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Structural basis for ligand reception by anaplastic lymphoma kinase

Abstract

The proto-oncogene ALK encodes anaplastic lymphoma kinase, a receptor tyrosine kinase that is expressed primarily in the developing nervous system. After development, ALK activity is associated with learning and memory1 and controls energy expenditure, and inhibition of ALK can prevent diet-induced obesity2. Aberrant ALK signalling causes numerous cancers3. In particular, full-length ALK is an important driver in paediatric neuroblastoma4,5, in which it is either mutated6 or activated by ligand7. Here we report crystal structures of the extracellular glycine-rich domain (GRD) of ALK, which regulates receptor activity by binding to activating peptides8,9. Fusing the ALK GRD to its ligand enabled us to capture a dimeric receptor complex that reveals how ALK responds to its regulatory ligands. We show that repetitive glycines in the GRD form rigid helices that separate the major ligand-binding site from a distal polyglycine extension loop (PXL) that mediates ALK dimerization. The PXL of one receptor acts as a sensor for the complex by interacting with a ligand-bound second receptor. ALK activation can be abolished through PXL mutation or with PXL-targeting antibodies. Together, these results explain how ALK uses its atypical architecture for its regulation, and suggest new therapeutic opportunities for ALK-expressing cancers such as paediatric neuroblastoma.

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Fig. 1: Structure of the ALK–ALKAL complex and the ALK GRD.
Fig. 2: Ligand binding is directed by the C-terminal loop of ALK.
Fig. 3: Dimerization of ALK is directed by the PXL.
Fig. 4: Antibodies to the C-terminal loop or PXL prevent ALK activation.

Data availability

The refined structural protein models and corresponding structure–factor amplitudes have been deposited under PDB accession codes 7LS0 (human ALK GRD–ALKAL fusion complex), 7LRZ (human ALK GRD), 7LIR (worm ALK GRD) and 7MK7 (ALKAL2-AD).

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Acknowledgements

We thank C. Alarcon, Y. Liu, J. Abraham and their laboratories for valuable discussions, as well as members of the Klein, Lemmon and Schlessinger laboratories; A. Reshetnyak, D. Puleo and J. Mohanty for their contributions. This work was supported by the NIH, NIGMS grant R35 GM122485 (to M.A.L.), and NCI grant R01 CA248532 (to D.E.K.). This work is based in part on research conducted at the Northeastern Collaborative Access Team beamlines, which are funded by the National Institute of General Medical Sciences from the National Institutes of Health (P30 GM124165). The Pilatus 6M detector on 24-ID-C beam line is funded by a NIH-ORIP HEI grant (S10 RR029205). This research used resources of the Advanced Photon Source, a U.S. Department of Energy (DOE) Office of Science User Facility operated for the DOE Office of Science by Argonne National Laboratory under contract no. DE-AC02-06CH11357. GM/CA@APS has been funded in whole or in part with Federal funds from the National Cancer Institute (ACB-12002) and the National Institute of General Medical Sciences (AGM-12006). This research used resources of the Advanced Photon Source, a U.S. Department of Energy (DOE) Office of Science User Facility operated for the DOE Office of Science by Argonne National Laboratory under Contract No. DE-AC02-06CH11357. The Eiger 16M detector at GM/CA-XSD was funded by NIH grant S10 OD012289.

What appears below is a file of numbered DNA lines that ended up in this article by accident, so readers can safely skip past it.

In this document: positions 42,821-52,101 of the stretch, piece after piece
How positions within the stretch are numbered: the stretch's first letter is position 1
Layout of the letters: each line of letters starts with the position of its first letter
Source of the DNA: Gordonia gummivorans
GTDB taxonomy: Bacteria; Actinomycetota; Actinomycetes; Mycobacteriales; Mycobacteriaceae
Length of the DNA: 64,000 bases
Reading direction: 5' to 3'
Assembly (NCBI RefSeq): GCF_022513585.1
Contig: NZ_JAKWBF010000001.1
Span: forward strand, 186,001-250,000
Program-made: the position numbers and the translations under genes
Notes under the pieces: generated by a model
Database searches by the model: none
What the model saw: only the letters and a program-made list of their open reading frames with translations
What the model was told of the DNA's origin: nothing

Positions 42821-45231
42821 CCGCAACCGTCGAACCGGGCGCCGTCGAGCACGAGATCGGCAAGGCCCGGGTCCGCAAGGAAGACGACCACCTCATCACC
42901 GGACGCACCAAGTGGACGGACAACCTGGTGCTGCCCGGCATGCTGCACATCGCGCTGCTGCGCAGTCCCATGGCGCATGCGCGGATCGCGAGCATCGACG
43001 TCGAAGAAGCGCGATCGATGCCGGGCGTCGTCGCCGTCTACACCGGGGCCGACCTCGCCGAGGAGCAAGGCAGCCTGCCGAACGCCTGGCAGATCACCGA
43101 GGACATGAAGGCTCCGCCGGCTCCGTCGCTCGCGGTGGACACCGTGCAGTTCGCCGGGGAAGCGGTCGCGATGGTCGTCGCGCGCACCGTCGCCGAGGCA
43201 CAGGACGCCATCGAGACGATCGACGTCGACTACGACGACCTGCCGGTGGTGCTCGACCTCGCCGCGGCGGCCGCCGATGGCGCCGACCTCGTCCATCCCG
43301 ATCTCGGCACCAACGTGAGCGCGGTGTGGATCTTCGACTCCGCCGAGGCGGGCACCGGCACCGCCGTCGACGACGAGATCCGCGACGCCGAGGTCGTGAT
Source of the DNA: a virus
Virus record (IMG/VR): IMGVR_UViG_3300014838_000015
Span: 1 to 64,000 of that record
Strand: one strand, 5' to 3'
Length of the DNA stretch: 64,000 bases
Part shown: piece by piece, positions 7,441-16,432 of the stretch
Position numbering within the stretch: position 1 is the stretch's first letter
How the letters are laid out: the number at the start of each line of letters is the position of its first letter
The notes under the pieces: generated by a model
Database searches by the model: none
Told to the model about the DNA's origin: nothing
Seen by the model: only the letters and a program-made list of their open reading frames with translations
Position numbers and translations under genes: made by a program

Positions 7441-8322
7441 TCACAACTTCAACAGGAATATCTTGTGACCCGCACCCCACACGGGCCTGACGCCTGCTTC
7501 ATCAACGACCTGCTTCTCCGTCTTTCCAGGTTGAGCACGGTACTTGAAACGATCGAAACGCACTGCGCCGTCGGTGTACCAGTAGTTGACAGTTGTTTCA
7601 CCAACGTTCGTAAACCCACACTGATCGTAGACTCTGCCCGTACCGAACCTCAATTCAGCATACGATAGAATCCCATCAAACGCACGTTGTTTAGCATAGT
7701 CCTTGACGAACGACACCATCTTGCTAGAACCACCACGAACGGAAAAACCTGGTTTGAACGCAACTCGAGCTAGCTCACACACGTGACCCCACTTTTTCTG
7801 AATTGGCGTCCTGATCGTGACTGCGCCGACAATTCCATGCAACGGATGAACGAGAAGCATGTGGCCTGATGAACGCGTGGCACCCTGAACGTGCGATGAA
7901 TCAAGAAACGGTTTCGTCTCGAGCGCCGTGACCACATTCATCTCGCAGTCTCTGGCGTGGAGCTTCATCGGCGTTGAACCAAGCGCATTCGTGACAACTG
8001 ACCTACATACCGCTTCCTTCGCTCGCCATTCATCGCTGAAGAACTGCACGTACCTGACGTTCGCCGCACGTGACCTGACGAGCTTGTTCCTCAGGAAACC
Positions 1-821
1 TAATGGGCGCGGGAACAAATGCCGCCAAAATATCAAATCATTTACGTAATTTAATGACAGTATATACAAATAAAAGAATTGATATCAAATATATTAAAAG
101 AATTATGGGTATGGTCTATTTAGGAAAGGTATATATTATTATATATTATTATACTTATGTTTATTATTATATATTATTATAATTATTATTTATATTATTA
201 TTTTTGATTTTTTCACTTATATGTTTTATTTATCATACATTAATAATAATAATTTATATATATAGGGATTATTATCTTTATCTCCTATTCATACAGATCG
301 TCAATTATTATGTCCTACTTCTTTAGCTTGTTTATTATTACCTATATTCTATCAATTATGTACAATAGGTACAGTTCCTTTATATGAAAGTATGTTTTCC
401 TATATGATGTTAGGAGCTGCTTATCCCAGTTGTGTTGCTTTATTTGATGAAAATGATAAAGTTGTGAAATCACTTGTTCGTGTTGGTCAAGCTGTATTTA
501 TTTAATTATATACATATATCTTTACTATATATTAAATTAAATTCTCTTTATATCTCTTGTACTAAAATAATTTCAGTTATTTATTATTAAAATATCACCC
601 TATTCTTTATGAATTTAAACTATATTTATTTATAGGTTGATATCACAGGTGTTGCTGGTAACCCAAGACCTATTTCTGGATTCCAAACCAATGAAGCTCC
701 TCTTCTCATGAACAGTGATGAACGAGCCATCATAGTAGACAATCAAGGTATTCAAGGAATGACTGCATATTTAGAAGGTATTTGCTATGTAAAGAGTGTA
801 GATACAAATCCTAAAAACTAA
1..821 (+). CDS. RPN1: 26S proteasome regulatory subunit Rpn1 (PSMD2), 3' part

Author information

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Authors

Contributions

D.E.K. designed the overall project, with input from M.A.L. and J.S. D.E.K. wrote the manuscript assisted by T.L., with input from all authors. T.L. generated all materials (assisted by J.Z., O.B. and I.X.W.) and performed all solution biophysical studies. T.L., S.E.S. and D.E.K. analysed ALK structures. T.L. performed cell assays (assisted by Y.W. and H.L.). T.L. and Y.T. carried out HDX-MS studies, supervised by M.A.L. T.L. and K.C.M. performed fluorescence studies in membranes, supervised by M.A.L. I.L. carried out full length ALK studies with help from M.A. and Y.S. ALKAL1 AD–MBP structural studies and analysis was performed by S.G.K., supervised by J.S. Purified CDX antibodies were provided by A.P. and D.A.

Corresponding author

Correspondence to Daryl E. Klein.

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Competing interests

J.S. is a member of the scientific advisory board of Celldex. D.A. is an employee of Celldex Therapeutics.

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Peer review information Nature thanks the anonymous reviewer(s) for their contribution to the peer review of this work.

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Extended data figures and tables

Extended Data Fig. 1 Structural comparison of human and invertebrate ALK.

a, Size exclusion chromatography of each protein was carried out using a Superdex 75 Increase 10/300 GL column. The non-glycosylated mass was calculated from the protein sequence. The mass corresponding to each SEC peak was determined based on the log (MW) versus elution volume plot of standards for the column. The SEC peak mass of each protein is consistent with a glycosylated monomer. b, ALK’s glycine helices project downward from the TNF-α like region. Unique to ALK, strand 10 crosses over strands 4 and 5 to terminate the fold, producing a surface terminal loop, “C-term loop”. The GRD has a distinct topology, and does not form the jelly-roll characteristic of TNF-α domains c, The GRD of human ALK. d, The hexagonal array of the Pole, and e, the order and topology of the Pole (red circles into the page, black out of the page). f, C. elegans ALK adopts a similar overall architecture to the human GRD. However, the invertebrate PXL is structurally different, forming a β-hairpin rather than helices (orange). g, The Pole of invertebrate ALK is also smaller, with 11 glycine helices that form 2 complete hexagons. h, The helical strands are in the same order and topology as in human ALK. Interestingly, the missing glycine helices of the invertebrate Pole are partially matched by non PG-II loops that interact with the hexagonal array (dashed circles). The invertebrate GRD structure additionally includes a C-terminal cysteine-rich region that leads up to the transmembrane domain. This region has 10 cysteines and forms 2 EGF-like domains (f, blue).